The British, Their Ale Yeasts, and Traditional Flavours

1366In 1936, perhaps the leading British brewing scientist of the mid-century, H. Lloyd Hind, wrote a review of technological developments in British breweries in the last 50 years. It was published in the Journal of the Institute of Brewing, here.

One of the endearing traits of the piece, and perhaps of the English beer ethos as it was (and perhaps of the English people as they were), was noting where European innovations had made little dent in English practice.

He explains for example that 70 years before, a description of the Burton “unions”, the system of linked open casks to clarify beer, could apply virtually unchanged to Burton production in his day.

Of course some things had changed, he explains for example that use of wood in brewery fittings had declined very significantly (storage vats, fermenters, etc.). Where wood was retained it was often lined.

One area where the English remained notably impervious to the blandishments of European science was pure yeast culture. The Dane Emil Hansen’s legendary work in 1883, showing how a pure strain could be cultivated from the mixed lager yeasts then in use, made little impact on British brewing. Hind notes that most English breweries carried on with their traditional mixed culture. The reason he gave is instructive: they feared the flavours produced in their beers would change with adoption of pure yeast culture.

Although he expressed it with tact, Hind made clear such flavours were not always ideal. Mixed strains had the potential to result in unplanned flavours, even spoilage. Also, attenuations could not be as accurate as with a pure culture yeast.

Nonetheless as consumers in a brewery’s trading area had become accustomed to the flavour, this was a satisfactory arrangement. Belgian brewers were similar, up to quite recently anyway. The end result of this process was a range of flavours, something partaking of the nature of gastronomy but not in any planned way. In 1977 when Michael Jackson wrote his landmark The World Guide To Beer, that range of flavours was still evident in bitter ales produced by those breweries.

Jackson said some beers were on the sweet side, some “cabbagey”, some “sickly”, some “toffee-like”, etc. Of course yeast was not the only factor in such tastes, but it is an important one and can affect for example perception of hop bitterness.

Hind stated that one or two brewers used mixed strains composed of selected pure yeasts, but even that was a distance from what Hansen urged of English brewers. Most stuck with their old system. This had its risks with the seeming oddity – it depends how you look at it – that at different times of the year the strain would differ in composition. This implied the beer was better at some times than others. All this resulted from ancestral methods of yeast “management” and that most plants then were not sterile in the modern sense. Guinness for example didn’t change to fully sterile  plant until after World War II.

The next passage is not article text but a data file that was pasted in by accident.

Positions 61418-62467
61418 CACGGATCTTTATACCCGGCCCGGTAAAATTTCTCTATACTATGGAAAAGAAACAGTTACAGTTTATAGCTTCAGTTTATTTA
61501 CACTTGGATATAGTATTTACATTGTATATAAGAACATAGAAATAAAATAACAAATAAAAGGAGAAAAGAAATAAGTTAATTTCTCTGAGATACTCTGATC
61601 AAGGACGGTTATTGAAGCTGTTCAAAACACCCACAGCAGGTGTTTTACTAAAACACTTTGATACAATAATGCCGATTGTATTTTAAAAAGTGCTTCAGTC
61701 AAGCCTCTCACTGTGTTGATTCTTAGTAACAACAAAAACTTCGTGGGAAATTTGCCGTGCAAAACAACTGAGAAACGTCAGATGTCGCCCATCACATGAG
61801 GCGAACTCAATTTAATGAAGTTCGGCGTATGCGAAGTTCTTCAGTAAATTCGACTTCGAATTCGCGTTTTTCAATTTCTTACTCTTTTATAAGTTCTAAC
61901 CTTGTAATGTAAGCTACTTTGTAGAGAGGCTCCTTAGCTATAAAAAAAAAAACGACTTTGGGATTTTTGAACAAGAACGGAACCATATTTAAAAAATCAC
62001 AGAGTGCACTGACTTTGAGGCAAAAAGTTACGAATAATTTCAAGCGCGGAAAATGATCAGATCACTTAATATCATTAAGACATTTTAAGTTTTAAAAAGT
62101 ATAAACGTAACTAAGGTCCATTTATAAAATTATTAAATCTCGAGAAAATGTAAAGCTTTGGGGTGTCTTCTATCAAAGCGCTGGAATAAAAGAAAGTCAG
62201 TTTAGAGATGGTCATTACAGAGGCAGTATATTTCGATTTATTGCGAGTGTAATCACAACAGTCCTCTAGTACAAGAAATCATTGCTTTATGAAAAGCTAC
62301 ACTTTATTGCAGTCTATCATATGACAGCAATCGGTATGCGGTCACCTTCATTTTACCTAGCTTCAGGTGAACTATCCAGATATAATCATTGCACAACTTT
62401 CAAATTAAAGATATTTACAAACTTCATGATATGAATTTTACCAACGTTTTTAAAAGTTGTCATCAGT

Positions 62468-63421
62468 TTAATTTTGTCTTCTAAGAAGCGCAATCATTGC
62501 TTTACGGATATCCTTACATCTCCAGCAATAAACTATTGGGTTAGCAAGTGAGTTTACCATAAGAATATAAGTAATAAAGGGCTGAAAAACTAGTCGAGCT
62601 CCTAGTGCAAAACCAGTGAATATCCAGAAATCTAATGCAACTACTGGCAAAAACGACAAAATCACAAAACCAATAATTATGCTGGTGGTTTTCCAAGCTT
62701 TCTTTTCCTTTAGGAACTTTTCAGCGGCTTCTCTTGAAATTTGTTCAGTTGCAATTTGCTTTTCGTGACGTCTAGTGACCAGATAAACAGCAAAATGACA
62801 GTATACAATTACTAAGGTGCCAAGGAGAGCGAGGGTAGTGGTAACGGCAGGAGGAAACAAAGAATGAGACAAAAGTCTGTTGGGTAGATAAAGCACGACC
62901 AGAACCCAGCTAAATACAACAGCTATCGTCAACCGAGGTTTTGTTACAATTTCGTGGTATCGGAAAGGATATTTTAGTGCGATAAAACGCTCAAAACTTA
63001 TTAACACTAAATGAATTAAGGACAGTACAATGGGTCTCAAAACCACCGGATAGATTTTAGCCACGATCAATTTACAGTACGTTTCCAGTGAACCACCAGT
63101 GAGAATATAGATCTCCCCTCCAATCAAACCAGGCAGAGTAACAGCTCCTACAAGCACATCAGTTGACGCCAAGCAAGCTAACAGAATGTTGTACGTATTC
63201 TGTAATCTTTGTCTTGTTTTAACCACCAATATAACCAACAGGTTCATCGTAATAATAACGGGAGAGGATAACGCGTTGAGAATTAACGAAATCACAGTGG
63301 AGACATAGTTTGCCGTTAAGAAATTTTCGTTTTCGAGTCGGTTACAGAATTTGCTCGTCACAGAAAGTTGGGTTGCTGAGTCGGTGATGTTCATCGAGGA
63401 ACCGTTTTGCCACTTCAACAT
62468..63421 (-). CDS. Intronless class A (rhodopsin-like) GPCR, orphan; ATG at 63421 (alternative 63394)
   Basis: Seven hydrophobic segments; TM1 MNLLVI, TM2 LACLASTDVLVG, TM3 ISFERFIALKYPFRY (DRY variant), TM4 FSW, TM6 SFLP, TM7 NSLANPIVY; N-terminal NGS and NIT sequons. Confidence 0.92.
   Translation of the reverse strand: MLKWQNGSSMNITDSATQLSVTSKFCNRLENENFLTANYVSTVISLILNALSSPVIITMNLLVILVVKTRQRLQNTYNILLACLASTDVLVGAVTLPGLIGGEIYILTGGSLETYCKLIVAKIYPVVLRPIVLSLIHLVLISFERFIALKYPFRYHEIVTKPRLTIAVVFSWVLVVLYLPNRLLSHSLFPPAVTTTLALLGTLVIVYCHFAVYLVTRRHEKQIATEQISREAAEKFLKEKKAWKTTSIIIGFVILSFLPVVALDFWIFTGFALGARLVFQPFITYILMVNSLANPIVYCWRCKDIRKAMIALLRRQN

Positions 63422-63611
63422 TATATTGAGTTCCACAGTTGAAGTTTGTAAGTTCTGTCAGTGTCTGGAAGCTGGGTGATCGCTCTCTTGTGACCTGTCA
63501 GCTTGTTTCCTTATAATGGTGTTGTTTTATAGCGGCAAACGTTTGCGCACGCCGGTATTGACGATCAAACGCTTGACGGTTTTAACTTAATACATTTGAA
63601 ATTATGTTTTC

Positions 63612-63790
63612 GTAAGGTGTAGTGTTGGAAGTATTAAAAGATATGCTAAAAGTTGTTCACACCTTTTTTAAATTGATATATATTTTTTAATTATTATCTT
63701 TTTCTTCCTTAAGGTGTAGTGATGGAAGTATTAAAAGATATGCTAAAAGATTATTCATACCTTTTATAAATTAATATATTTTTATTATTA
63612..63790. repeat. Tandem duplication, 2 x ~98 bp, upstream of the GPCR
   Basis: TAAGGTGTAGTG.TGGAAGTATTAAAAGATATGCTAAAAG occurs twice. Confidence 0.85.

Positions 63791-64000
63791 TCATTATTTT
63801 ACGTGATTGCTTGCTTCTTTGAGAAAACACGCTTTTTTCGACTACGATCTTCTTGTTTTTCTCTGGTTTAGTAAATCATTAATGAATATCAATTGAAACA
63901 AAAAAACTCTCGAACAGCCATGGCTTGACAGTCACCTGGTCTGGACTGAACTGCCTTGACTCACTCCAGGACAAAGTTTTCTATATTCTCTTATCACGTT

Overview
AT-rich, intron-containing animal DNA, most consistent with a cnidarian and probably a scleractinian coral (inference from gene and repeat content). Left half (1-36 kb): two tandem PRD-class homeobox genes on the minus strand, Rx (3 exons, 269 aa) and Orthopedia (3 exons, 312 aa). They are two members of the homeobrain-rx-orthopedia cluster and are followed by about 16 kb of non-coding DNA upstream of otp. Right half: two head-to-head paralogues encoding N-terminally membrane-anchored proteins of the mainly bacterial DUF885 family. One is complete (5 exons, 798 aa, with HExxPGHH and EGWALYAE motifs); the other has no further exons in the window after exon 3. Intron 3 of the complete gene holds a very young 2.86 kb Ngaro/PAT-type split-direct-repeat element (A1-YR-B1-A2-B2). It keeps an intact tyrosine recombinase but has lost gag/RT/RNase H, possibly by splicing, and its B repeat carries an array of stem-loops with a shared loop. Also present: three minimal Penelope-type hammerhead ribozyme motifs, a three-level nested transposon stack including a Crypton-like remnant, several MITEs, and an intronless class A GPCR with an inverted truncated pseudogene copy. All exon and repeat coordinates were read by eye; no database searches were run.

With a depression and soon a world war to deal with, Britain had other objectives and priorities than bringing brewery yeast management into line with European practice. That did finally change. At Ind Coope in Burton, as this 1966 article by T.J. Stevens shows (also from the Journal of the Institute of Brewing), pure culture yeast had recently been adopted, with good results. In particular it was noted the conditioned beers had less haze than with the former yeast used.

The article makes no reference, unlike Lloyd Hind’s, to the issue of flavour. Presumably though the lab people worked with the marketers and pub managers to ensure that taste stayed within acceptable bounds.

But it took another 30 years for the English to change in this regard – something admirable IMO. The concern to maintain traditional flavour clearly was the primary reason the change was delayed so long.

Today, my understanding is – please correct if I’m wrong – almost all yeast used in top-fermentation brewing is pure culture yeast. Perhaps it is different still in Belgium, but I doubt it. In distilling, use of pure culture yeast is a given in the industry.

In a few cases, a brewing yeast supplier will offer a mixed strain. You see an example here where White Labs offers the California ale yeast combined with another strain to produce a rounder, more lager-like taste.

Maybe some craft breweries use an evolved mixed strain which they keep going by yeasting-back or culturing up from the jug for the next brew.  Whether their beer is better than produced with a selected single strain can only be tested “in the field”, by comparison of taste. But also, other brewing characteristics must be taken into account such as attenuation, flocculation, hazing, temperature and energy consumption. As in anything, brewers weigh different factors and make choices: no one factor can be determining.

I do feel that probably with the success of pure culture yeast something was lost. Someone recently noted on twitter that a customer who asked for IPA was proferred a long list by the server. After gazing at it, customer said, “you choose one”…

Note re image: the image shown was sourced at this book vendor site, here. All intellectual property thereto or therein belong to the lawful owners or authorized users. Believed available for educational or cultural purposes. All feedback welcomed.



2 thoughts on “The British, Their Ale Yeasts, and Traditional Flavours”

  1. A few British breweries do still have a multi-strain yeast – Adnams and Harvey’s spring to mind. Harvey’s beer is particularly complex.

    In general though, yes, most use a pure culture strain, and the number of brewers who even bother to maintain a house yeast is quite small, with many even pitching dried yeast.

Comments are closed.

%d bloggers like this: